It was 15 years before I considered myself fully recovered and mentally well. My wellness is something, 20 years later, I still work hard on.
And I have had times of epic failure. I’ve gone backwards in some years. I’ve been less independent at times.
But throughout the years, there’s been a commitment to never return to agoraphobia and go and see my doctor when times are tough.
I have the tools and the understanding of agoraphobia recovery and years of practise not fearing panic attacks and trusting I am safe.
For me, I needed the professional help. Pragmatic, unapologetic advice of the reality of the anxiety brain.
I truly think it is incredibly hard for anyone who loves you to do (help your recovery) – because they want to protect you from the pain you may feel. You need pragmatic words that the panic won’t hurt you, and a plan to slowly and gradually work on your recovery plan.
You need Cognitive Behaviour Therapy. You need Exposure Therapy. You may also need medication.
You also need acceptance for agoraphobia recovery. And I shout out to me dear friend who was talking about this word last night (New Year’s Eve 2017).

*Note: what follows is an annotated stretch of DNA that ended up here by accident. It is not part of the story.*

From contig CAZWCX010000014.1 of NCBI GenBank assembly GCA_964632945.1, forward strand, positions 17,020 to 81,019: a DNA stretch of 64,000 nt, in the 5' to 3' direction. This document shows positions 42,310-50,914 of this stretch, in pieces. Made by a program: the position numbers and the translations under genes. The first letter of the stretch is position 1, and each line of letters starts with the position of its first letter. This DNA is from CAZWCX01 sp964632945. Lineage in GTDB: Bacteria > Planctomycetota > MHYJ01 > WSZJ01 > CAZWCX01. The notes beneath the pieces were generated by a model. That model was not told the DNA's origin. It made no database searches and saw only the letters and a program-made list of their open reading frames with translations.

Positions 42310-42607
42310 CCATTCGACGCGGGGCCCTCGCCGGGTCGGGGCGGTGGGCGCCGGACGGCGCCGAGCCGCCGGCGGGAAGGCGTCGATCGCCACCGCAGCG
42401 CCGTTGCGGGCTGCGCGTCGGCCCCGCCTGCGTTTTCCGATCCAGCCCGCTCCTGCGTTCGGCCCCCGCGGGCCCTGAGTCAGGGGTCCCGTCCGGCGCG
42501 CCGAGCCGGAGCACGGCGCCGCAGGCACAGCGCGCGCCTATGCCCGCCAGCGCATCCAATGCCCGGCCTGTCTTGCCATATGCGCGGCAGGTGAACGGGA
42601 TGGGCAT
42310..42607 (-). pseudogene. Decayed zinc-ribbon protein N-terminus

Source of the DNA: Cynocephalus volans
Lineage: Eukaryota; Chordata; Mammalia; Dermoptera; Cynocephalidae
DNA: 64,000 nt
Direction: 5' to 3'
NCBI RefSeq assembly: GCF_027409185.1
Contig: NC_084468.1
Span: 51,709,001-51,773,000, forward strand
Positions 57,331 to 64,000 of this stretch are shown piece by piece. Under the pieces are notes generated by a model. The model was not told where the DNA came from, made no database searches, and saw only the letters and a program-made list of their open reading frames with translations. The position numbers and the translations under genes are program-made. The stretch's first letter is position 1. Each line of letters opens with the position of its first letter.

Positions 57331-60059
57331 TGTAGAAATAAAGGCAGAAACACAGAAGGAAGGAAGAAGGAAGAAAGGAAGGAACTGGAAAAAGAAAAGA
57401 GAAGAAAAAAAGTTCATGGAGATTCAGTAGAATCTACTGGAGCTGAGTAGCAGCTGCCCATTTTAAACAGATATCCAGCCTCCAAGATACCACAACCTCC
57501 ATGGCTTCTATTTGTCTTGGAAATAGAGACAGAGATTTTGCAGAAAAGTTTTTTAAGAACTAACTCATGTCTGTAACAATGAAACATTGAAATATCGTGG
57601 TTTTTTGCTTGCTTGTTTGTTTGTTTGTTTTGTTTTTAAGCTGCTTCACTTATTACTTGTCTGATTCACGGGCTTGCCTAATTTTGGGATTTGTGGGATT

- You need to accept your best worded intentions won’t get you better without action.
- You need to accept help – preferably, professional.
- You need to accept the plan someone smarter than you lays.
- You need to accept it’s going to be extremely difficult.
- You need to accept it’s going involve feeling anxiety/panic.
- You need to accept fearing life is not living.
- You need to accept you are not defined by having anxiety.
- You need to accept you need to recover independently.
- You need to accept you will survive.
- You need to accept backward steps don’t define your recovery.
My wish for you is acceptance in 2018 towards agoraphobia recovery. The pain is oh so worth it, I promise, and just when you wonder when you won’t feel panic, you suddenly realise you’re living without it. But this takes time – be patient.
This blog is written from lived experience and should not replace professional advice. If you are going through a tough time, please contact Lifeline on 13 11 14 or beyondblue 1300 22 4636 if you live in Australia.
Great blog! Here’s to 2018 as the start of practicing acceptance.
Thanks T. And yes – I’ll accept that xx